Friday, 01 October 2021 14:06

UNCP renames building in honor of Chancellor Emeritus Joe Oxendine

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Dr. Joe Oxendine led UNC Pembroke for a decade. Dr. Joe Oxendine led UNC Pembroke for a decade. UNCP

PEMBROKE — Chancellor Emeritus Joe Oxendine helped transform UNC Pembroke and his legacy lives on in his commitment to education, his community and the university he cherished. 


One of the major accomplishments during his tenure was the official name change to UNC Pembroke. The Board of Trustees voted last week to rename West Hall in honor of Oxendine. The 40,840-square-foot state-of-the-art facility recently completed a $13.6 million renovation and will be known as the Dr. Joseph B. Oxendine Administrative Building. 

"There are few individuals who have had the impact at UNCP as Dr. Oxendine. His passion for education, UNCP and others were abundantly clear, and his work set our university on a path to reach where we are today," said Chancellor Robin Gary Cummings. 

"It is fitting to honor his long-standing commitment to our university with this renaming. I’m grateful to our Board of Trustees for approving this request so Dr. Oxendine’s service and impact will forever be honored and connected to our campus and our university’s history." 

Dr. Oxendine led the university as the third chancellor from 1989 to 1999. A turning point in the history of the university was the name change in 1996, a result of a collective effort by Oxendine, Dr. Adolph Dial, community leaders, UNC System and legislative officials.  

During an unveiling of the new name, Oxendine was quoted as saying, "the new name has given us increased recognition and a clearer perception in the minds of our public that we are indeed an integral part of the University of North Carolina System." 

Oxendine's numerous accomplishments include the adoption of the institution's first official athletic logo, introducing the red-tailed hawk mascot and the university logos still in use today, reclassification of the university to a comprehensive II institution by Carnegie Foundation and the establishment of the Office of Regional Initiatives. 

New degree programs were also added under Oxendine's leadership, including a RN-BSN nursing program, an MBA program, masters degrees in agency counseling and school counseling, and bachelors degrees in criminal justice, community health education, American studies, mass communication, and birth-kindergarten education. 

An endowed professorship in the School of Education is also named in his honor. 

In a tribute following his death in April 2020, Dr. Lawrence Locklear, university historian and director of the Office of Student Inclusion and Diversity, recalled Oxendine's efforts to rebrand the university's image, increase community outreach and regional engagement, expand and improve academic programs, emphasize faculty scholarship and research and improve the student experience.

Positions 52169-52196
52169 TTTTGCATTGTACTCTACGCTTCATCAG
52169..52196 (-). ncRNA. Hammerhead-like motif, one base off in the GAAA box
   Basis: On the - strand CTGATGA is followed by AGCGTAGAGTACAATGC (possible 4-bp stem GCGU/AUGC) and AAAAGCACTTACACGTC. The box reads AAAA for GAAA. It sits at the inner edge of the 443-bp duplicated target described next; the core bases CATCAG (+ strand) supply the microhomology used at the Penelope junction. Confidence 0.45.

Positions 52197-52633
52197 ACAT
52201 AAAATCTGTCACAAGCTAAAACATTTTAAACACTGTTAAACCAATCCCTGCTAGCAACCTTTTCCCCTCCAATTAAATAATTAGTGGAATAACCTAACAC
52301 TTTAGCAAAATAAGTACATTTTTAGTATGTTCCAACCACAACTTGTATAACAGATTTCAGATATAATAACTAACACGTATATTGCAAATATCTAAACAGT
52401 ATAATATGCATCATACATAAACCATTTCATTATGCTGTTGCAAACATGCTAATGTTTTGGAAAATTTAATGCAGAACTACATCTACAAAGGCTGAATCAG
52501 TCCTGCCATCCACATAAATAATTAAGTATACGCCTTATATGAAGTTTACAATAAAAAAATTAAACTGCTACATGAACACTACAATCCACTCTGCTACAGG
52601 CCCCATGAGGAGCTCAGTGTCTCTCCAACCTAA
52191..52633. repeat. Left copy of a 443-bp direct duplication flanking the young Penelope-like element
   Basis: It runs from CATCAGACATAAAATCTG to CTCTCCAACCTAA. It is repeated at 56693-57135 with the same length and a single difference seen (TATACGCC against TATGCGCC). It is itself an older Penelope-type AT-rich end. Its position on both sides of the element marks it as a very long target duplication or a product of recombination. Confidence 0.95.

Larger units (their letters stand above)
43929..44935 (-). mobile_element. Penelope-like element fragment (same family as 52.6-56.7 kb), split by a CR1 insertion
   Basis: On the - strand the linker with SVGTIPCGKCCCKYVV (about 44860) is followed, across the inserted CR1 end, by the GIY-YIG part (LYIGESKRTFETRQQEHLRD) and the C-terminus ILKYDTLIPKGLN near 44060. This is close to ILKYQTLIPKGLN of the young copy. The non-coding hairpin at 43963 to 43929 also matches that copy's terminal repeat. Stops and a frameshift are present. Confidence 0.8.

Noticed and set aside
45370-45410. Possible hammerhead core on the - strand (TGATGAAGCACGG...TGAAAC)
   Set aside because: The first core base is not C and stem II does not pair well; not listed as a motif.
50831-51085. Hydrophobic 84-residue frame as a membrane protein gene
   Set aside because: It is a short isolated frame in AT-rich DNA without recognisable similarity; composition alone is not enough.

Oxendine's wife, Adrienne, was overcome with emotion after receiving a call from Chancellor Cummings after the vote. 

"I was very happy to hear the news," said Oxendine, who lives in Maryland. "I think this is a wonderful tribute to him. He did accomplish much in his career, but he never boasted about those things. He enjoyed and appreciated his time at the university, and I think he made a difference with the name change and other improvements to the curriculum." 

Oxendine came to UNCP after a 30-year career as a faculty member and dean at Temple University. Born and raised in Pembroke, Oxendine's family ties were deeply rooted in the university's history. He was the great-grandson of John J. Oxendine, one of the institution's founders and first Board of Trustees. 

Joe Oxendine moved to Detroit at 17 and worked in an automobile factory to save money to pay for college. He graduated from Catawba College, where he played football, basketball and baseball. He played minor league baseball with the Pittsburgh Pirates for three years and later served in the U.S. Army in Korea. After his service, he worked as a teacher and coach in Virginia. He then became a teaching fellow at Boston University while earning a doctorate of education before joining Temple University in 1959.  

He retired in 1999 and was awarded chancellor emeritus status. He continued teaching classes at UNCP for several years and later served as interim president at Catawba University, where he served as a member of the Board of Trustees. 

West Hall was initially designed as a women’s dormitory in 1965. Newly renovated in 2020, the building is home to the College of Arts and Sciences, Accessibility Resource Center, Teaching and Learning Center, Online Learning, Internal Audit, Title IX Clery Compliance and the Department of Informational Technology.  

"He would be amazed that a building would be named after him," Adrienne Oxendine said. "You just don't know how happy my daughter (Jean) and I are about him being recognized in this way. He did a lot in his overall career, but I think a highlight for him was going back to Pembroke. He always held a special place in his heart for Pembroke."